March is not only mad -- now it's very mobile. Given the proliferation of smartphones and higher-speed access to them in the last year, it is to be expected that accessing March Madness video coverage on devices would grow considerably. But as with all things mobile, early results exceed even those high expectations. According to the NCAA, 2.6 million unique visitors watched live video in one of its apps in just the first week of March Madness. This represents a 121% growth in audience for live video over 2012, which saw 1.2 million viewers.
In its first weekend, the NCAA March Madness Live app in both the Google Play Store and the Apple app stores rocketed to the top of the sports and free app charts. And it is interesting that the share of total live video served increased on mobile devices day by day. For instance, on opening day of Thursday, the share of video viewed on mobile devices was 43% of live video streams. The next day (Friday) saw 48% of video streams coming to tablets or smartphones. By Saturday, it was up to 59%, and by Sunday, 60%.
Mobile usage usually spikes on weekends anyway, as people tend to be away from their desktop computers. But in this case the growth might also be chalked up to increased awareness of the app’s mobile TV viewing capabilities through onscreen mentions, online mentions, and enhanced presence in various app stores. Users were being pushed to the NCAA March Madness site from CBS Sports as well as bleacherreport.com.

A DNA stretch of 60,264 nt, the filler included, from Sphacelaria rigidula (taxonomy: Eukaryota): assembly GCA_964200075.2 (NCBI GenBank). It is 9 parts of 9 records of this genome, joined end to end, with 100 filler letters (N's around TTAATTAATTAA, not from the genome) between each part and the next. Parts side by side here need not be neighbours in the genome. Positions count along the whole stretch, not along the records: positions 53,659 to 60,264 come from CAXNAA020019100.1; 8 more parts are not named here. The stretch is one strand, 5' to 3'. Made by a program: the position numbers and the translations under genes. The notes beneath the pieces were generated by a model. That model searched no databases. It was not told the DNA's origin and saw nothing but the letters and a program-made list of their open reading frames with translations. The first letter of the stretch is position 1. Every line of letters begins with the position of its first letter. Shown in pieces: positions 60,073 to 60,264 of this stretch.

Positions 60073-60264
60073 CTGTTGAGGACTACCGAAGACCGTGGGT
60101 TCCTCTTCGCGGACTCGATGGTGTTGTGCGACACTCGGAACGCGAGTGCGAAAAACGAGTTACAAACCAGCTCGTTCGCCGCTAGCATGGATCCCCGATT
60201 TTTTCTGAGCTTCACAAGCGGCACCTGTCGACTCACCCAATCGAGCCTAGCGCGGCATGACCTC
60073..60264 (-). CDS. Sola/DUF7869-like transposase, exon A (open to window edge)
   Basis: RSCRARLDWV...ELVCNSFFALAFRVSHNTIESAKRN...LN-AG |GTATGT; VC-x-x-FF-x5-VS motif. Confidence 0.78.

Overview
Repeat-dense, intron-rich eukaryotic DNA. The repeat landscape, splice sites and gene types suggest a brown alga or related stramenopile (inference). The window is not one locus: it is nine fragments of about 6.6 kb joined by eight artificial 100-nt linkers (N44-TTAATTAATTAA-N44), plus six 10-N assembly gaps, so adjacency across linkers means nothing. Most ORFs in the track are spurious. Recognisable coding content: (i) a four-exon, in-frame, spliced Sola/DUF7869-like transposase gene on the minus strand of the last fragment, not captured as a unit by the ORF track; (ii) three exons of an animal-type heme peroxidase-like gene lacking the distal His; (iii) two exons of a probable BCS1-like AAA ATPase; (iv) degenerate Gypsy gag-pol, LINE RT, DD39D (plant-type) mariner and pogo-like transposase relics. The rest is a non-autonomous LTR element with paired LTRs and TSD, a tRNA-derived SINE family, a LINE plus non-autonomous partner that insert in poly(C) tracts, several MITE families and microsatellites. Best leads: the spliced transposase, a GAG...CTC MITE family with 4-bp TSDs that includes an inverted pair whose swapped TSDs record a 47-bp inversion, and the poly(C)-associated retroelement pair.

Still, it is interesting that the time spent per user viewing live video on devices continued to trail the time spent with video via broadband. In the opening week of the tournament, 105 minutes of live video was consumed per user from broadband connections, and 61 minutes of video was viewed on devices per user. But the amount of video going to smartphones in particular was up 42% over the time spent in 2012. This suggests that higher-speed mobile data networks as well as the larger screens on most of the high-end smartphones are encouraging people to watch more video longer on handsets. The share of viewing minutes on mobile also grew across the first four days from 23% on Thursday incrementally up to 32% of all viewing minutes of video on Sunday.
The NCAA reported that overall its March Madness live video offering served 36.6 million streams in its first week -- double the number of streams for the entire tournament that it served last year.